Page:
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The law on dual citizenship

(Article published in the Sep 1,2003 issue of TODAY, Business Section)

“When I was a boy,” sings the King of Siam, “what was so was so and what was not was not”.  So it was when we were taking up law under such revered mentors of political law as Court of Appeals Justice Jesus Y. Perez and Supreme Court Justice Conrado Sanchez.

Allegiance was “the main integrate element” of citizenship (Tan Chong v. Sec. of Labor, 79 Phil 257). Thus, traditional wisdom dictated that “dual nationality is universally recognized as an undesirable phenomenon.  It inevitably results in questionable loyalties and leads to international conflicts.  Dual nationality also makes possible the use of citizenship as badge of convenience rather than of undivided loyalty.  And it impairs the singleness of commitment which is the hallmark of citizenship and allegiance.” (Gordon and Rosenfield, Immigration Law and Procedure, v. 4, Nationality, pp.11-12)

That “singleness of commitment” among us Filipinos will undoubtedly be subjected to a stress test with the signing of the “Citizenship Retention and Re-Acquisition Act of 2003 by President Arroyo.” 

The Citizenship Retention and Re-Acquisition Act of 2003, in essence, repeals an old rule in a 1936 law which provides that a Filipino citizen loses his citizenship by naturalization in a foreign country (Sec. 1(1), C.A. No. 63).  Instead the new policy of the state is that all Philipine citizens who become citizens of another country shall be deemed not to have lost their Philippine citizenship provided they fulfill the conditions set forth in the law.










The conditions are not at all hard to meet.  Section 3 permits a natural-born citizen of the Philippines who has lost his or her Philippine citizenship by reason of naturalization as a citizen of a foreign country to be deemed to have reacquired Philippine citizenship by simply taking the prescribed oath of allegiance to the Republic, without the need to add the modifier “Strong” to “Republic”.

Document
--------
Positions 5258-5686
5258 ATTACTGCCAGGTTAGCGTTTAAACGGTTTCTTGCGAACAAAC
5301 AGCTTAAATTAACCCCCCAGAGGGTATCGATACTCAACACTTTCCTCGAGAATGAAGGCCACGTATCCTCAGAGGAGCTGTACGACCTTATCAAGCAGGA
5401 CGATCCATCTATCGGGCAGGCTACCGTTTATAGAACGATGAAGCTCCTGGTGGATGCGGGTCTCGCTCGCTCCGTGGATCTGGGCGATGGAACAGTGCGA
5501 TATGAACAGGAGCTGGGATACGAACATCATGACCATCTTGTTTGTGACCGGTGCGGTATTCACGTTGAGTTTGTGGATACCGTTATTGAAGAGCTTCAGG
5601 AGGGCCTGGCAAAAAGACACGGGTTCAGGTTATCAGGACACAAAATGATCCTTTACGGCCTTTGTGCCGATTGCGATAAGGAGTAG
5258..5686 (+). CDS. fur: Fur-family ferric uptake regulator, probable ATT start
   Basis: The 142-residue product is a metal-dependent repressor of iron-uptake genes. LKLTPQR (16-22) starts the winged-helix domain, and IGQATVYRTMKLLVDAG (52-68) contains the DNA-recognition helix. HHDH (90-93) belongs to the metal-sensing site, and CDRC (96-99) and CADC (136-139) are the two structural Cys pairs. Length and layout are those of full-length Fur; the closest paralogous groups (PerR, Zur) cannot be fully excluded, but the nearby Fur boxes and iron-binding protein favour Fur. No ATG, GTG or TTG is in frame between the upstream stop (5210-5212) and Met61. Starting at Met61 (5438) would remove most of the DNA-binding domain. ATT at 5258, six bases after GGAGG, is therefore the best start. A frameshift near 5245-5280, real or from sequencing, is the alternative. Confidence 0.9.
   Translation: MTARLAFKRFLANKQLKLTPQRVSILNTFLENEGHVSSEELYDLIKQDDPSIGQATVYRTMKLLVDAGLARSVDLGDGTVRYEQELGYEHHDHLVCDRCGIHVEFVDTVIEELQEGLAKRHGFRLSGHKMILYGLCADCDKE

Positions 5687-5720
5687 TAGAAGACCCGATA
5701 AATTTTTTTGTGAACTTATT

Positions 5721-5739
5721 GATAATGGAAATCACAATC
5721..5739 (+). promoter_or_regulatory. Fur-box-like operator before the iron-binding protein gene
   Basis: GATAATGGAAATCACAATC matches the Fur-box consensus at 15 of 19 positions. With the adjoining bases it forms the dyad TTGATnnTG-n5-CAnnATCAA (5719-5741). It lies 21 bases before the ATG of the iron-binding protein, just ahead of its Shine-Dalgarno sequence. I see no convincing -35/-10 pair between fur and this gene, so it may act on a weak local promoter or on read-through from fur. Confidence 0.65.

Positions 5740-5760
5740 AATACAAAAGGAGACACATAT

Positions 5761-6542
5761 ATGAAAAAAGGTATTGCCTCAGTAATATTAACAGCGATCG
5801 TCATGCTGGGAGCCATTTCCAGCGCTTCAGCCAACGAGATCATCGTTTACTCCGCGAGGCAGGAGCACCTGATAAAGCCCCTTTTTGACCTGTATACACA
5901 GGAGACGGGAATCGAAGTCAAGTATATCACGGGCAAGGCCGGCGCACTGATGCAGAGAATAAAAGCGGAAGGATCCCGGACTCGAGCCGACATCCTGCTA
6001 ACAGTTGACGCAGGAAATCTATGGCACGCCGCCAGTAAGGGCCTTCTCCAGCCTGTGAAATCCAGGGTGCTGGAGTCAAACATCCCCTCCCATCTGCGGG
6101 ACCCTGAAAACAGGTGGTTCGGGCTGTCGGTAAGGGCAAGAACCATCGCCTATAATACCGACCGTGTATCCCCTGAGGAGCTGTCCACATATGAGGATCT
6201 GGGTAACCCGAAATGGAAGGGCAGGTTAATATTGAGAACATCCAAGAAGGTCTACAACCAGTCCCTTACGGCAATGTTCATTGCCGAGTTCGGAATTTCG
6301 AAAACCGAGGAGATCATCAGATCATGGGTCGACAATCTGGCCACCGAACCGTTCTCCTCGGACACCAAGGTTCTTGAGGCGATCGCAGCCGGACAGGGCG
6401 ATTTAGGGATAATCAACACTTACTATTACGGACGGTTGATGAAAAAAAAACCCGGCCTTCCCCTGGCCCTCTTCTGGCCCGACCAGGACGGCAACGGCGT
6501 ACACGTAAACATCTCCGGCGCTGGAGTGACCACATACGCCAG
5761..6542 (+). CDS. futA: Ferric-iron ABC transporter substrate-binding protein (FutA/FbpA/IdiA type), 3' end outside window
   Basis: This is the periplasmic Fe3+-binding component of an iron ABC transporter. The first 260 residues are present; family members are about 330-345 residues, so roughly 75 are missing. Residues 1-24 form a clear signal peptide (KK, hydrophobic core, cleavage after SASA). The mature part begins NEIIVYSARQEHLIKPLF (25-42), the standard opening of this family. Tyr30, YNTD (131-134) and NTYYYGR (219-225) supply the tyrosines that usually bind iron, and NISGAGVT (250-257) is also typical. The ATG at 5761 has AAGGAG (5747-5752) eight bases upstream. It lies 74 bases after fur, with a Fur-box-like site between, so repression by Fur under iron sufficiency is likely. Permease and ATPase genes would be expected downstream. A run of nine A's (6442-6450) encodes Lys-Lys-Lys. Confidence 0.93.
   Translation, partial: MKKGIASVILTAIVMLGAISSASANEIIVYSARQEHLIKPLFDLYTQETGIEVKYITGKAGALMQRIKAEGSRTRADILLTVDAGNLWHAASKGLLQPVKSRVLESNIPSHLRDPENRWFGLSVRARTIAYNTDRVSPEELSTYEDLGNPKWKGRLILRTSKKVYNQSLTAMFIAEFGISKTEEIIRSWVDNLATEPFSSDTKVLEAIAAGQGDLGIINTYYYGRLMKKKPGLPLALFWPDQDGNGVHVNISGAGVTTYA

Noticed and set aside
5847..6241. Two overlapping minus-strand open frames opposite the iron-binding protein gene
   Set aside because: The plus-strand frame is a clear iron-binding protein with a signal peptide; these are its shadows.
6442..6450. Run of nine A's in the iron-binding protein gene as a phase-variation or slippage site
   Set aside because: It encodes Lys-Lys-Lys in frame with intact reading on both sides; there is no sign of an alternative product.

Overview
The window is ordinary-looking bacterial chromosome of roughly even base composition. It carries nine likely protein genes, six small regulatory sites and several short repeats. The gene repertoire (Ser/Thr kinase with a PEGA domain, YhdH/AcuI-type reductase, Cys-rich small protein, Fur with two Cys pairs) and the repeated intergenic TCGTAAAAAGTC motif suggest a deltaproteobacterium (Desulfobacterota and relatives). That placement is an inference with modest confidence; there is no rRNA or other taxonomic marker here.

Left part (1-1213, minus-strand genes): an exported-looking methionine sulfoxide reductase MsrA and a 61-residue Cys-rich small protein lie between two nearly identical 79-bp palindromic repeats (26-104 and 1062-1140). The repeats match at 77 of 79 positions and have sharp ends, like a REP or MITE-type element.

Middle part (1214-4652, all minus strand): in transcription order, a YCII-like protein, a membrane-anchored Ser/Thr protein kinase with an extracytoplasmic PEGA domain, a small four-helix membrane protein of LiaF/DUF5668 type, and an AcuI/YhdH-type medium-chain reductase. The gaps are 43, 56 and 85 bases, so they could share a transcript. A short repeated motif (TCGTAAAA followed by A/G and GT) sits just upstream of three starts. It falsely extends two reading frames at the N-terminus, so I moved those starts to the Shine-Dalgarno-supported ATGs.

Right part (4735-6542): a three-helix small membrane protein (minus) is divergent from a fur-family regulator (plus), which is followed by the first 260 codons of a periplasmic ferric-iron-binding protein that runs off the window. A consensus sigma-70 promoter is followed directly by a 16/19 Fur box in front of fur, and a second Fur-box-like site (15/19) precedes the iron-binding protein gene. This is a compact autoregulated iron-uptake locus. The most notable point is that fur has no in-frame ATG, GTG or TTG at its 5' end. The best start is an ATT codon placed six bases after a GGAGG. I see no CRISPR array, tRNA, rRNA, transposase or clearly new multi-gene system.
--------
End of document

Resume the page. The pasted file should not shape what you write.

The oath (or affirmation) contains three simple commitments.  First and third are standard.  The former commits the affiant to support and defend the Constitution of the Republic of the Philippines and obey the laws and legal orders promulgated by the duly constituted authorities in the Philippines; latter states that affiant is imposing the obligation upon himself or herself voluntarily and without mental reservation or purpose of evasion. 

The commitment between the first and the third is legal artistry (if that term is not an oxymoron).  Affiant declares that he or she recognizes and accepts the supreme authority of the Philippines and will maintain true faith and allegiance thereto. The stroke of genius of whoever crafted the form of the oath is, in my view, the use of the phrase “supreme authority”. 

Under our present Constitution, “dual allegiance of citizen is inimical to the national interest and shall be dealt with by law” (Sec. 5, Art. IV, 1987 Const.)  If I my guess is correct, the use of the “supreme authority” in the prescribed oath was a deliberate choice.  Most countries require an oath of allegiance from those who wish to be their naturalized citizens. 

But not many states (I know not of one) require that they be recognized as “supreme authority” simply because a state is, in all jurisdictions, understood to be sovereign, i.e. the supreme ruler or authority, within its own territory.